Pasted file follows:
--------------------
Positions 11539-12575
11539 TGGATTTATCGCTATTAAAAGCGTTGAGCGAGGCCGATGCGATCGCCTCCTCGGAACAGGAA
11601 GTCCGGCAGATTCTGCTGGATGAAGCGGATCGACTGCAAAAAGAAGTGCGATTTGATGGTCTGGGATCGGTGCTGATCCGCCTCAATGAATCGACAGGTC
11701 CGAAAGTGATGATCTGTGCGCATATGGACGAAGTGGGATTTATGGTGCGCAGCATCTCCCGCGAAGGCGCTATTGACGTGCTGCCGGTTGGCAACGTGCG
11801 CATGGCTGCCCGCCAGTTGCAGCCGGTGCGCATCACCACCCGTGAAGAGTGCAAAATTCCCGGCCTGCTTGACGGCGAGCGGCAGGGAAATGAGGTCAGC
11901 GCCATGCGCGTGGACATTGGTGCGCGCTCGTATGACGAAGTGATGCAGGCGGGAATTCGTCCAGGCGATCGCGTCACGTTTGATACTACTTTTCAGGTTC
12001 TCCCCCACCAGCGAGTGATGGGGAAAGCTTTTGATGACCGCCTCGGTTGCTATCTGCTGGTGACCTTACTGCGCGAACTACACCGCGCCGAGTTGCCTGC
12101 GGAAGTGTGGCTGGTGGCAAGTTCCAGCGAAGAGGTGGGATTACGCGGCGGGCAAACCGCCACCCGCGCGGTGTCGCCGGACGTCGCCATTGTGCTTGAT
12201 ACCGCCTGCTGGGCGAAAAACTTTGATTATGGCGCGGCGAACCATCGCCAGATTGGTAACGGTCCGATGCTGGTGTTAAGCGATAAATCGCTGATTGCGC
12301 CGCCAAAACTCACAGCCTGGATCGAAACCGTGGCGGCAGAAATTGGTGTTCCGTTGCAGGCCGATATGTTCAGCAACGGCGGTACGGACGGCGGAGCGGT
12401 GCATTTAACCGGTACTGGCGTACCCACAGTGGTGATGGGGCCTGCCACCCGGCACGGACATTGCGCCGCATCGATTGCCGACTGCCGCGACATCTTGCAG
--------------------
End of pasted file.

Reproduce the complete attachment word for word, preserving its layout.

Positions 11539-12575
11539 TGGATTTATCGCTATTAAAAGCGTTGAGCGAGGCCGATGCGATCGCCTCCTCGGAACAGGAA
11601 GTCCGGCAGATTCTGCTGGATGAAGCGGATCGACTGCAAAAAGAAGTGCGATTTGATGGTCTGGGATCGGTGCTGATCCGCCTCAATGAATCGACAGGTC
11701 CGAAAGTGATGATCTGTGCGCATATGGACGAAGTGGGATTTATGGTGCGCAGCATCTCCCGCGAAGGCGCTATTGACGTGCTGCCGGTTGGCAACGTGCG
11801 CATGGCTGCCCGCCAGTTGCAGCCGGTGCGCATCACCACCCGTGAAGAGTGCAAAATTCCCGGCCTGCTTGACGGCGAGCGGCAGGGAAATGAGGTCAGC
11901 GCCATGCGCGTGGACATTGGTGCGCGCTCGTATGACGAAGTGATGCAGGCGGGAATTCGTCCAGGCGATCGCGTCACGTTTGATACTACTTTTCAGGTTC
12001 TCCCCCACCAGCGAGTGATGGGGAAAGCTTTTGATGACCGCCTCGGTTGCTATCTGCTGGTGACCTTACTGCGCGAACTACACCGCGCCGAGTTGCCTGC
12101 GGAAGTGTGGCTGGTGGCAAGTTCCAGCGAAGAGGTGGGATTACGCGGCGGGCAAACCGCCACCCGCGCGGTGTCGCCGGACGTCGCCATTGTGCTTGAT
12201 ACCGCCTGCTGGGCGAAAAACTTTGATTATGGCGCGGCGAACCATCGCCAGATTGGTAACGGTCCGATGCTGGTGTTAAGCGATAAATCGCTGATTGCGC
12301 CGCCAAAACTCACAGCCTGGATCGAAACCGTGGCGGCAGAAATTGGTGTTCCGTTGCAGGCCGATATGTTCAGCAACGGCGGTACGGACGGCGGAGCGGT
12401 GCATTTAACCGGTACTGGCGTACCCACAGTGGTGATGGGGCCTGCCACCCGGCACGGACATTGCGCCGCATCGATTGCCGACTGCCGCGACATCTTGCAG